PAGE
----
Talk to an Advisor

Recognized Gain

In the context of U.S. tax law and specifically in relation to a 1031 exchange, recognized gain refers to the amount of gain that is subject to taxation.

Here’s a more detailed breakdown:

  1. 1031 Exchange: A 1031 exchange, also known as a like-kind exchange, allows an individual or business to exchange one investment property for another without recognizing any potential capital gains in the immediate term. Instead, the tax on the gain is deferred until the replacement property is sold, assuming no subsequent 1031 exchanges are made.
  2. Realized Gain: This is the difference between the selling price of the property being relinquished and its adjusted basis (which is typically the original purchase price plus improvements, minus depreciation). If the selling price is higher than the adjusted basis, then a gain has been “realized.”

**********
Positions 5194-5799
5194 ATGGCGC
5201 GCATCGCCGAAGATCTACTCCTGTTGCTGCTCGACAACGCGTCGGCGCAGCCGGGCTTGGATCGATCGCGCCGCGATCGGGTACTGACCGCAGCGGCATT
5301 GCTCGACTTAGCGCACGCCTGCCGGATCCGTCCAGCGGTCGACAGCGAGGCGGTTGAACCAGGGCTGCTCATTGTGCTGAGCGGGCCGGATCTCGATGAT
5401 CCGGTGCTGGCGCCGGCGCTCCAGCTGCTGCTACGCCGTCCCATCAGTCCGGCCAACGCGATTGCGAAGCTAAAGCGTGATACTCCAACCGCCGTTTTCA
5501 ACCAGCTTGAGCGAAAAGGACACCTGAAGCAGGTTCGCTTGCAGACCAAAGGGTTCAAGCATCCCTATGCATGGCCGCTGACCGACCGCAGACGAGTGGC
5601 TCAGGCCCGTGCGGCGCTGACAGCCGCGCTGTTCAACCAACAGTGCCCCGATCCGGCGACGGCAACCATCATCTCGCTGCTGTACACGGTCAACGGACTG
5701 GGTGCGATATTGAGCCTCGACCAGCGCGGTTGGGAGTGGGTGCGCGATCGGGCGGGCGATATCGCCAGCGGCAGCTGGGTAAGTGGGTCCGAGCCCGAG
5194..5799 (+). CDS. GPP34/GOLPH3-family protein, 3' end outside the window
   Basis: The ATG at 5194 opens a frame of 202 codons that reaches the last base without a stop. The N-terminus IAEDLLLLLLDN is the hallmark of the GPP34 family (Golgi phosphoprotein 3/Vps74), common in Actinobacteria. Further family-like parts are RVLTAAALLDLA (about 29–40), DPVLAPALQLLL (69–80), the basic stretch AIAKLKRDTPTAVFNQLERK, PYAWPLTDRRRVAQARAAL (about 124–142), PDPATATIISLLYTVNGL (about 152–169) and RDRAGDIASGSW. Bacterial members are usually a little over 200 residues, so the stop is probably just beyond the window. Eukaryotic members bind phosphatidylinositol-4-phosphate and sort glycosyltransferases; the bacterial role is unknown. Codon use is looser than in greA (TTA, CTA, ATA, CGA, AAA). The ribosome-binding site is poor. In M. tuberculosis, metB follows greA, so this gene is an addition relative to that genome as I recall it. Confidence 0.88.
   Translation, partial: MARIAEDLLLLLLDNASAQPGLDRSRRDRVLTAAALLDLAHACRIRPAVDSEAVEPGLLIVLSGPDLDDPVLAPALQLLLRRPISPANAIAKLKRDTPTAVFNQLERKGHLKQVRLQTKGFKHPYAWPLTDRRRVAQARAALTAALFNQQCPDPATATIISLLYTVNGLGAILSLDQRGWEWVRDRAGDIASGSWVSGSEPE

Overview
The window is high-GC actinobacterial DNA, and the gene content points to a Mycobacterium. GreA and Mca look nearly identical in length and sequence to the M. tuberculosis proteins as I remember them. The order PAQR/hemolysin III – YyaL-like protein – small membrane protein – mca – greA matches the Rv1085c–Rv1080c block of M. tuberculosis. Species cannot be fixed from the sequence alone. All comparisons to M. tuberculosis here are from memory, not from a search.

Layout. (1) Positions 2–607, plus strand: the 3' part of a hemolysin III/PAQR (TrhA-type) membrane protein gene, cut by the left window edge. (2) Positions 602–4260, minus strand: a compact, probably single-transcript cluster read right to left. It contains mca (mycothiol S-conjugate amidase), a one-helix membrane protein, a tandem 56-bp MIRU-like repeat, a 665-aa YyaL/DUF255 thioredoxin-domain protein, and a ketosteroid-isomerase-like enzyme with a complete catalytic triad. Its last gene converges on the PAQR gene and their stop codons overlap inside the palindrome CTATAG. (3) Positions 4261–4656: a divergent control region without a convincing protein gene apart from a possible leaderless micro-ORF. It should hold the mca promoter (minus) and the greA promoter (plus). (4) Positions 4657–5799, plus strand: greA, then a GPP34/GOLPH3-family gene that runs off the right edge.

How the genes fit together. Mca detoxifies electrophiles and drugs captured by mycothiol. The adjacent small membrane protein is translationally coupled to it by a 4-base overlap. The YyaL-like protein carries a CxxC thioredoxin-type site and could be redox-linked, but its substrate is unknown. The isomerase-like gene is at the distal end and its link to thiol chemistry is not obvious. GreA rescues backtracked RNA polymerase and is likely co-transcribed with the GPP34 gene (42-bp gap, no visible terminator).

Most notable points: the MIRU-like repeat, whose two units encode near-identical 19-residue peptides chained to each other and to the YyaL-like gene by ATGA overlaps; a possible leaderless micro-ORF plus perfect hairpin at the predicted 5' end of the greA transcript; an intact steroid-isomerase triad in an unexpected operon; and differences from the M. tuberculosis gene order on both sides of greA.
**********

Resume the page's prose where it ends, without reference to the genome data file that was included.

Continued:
3. Recognized Gain: While the realized gain is the actual profit you made from the sale, the recognized gain is the amount you must report and pay taxes on. In a regular sale (without a 1031 exchange), the realized and recognized gains would be the same. However, in a successful 1031 exchange, the recognized gain would be zero because you are deferring the tax.

Not all gains can be deferred using a 1031 exchange. If you receive other value or “boot” in addition to like-kind property in the exchange (such as cash or property that’s not of a like-kind), part of the gain may need to be recognized.

For instance, if you sell a property for $400,000 that you originally purchased for $300,000, you’ve realized a gain of $100,000. If you then use all of that $400,000 to purchase another like-kind property in a 1031 exchange, you would recognize no gain, and thus owe no taxes at that time. However, if you only used $350,000 to purchase a new property and took $50,000 in cash, that $50,000 could be subject to taxes as “boot”, and thus you’d have a recognized gain of $50,000.

It’s essential to work with a tax professional when engaging in 1031 exchanges to ensure all rules are followed, and tax implications are understood.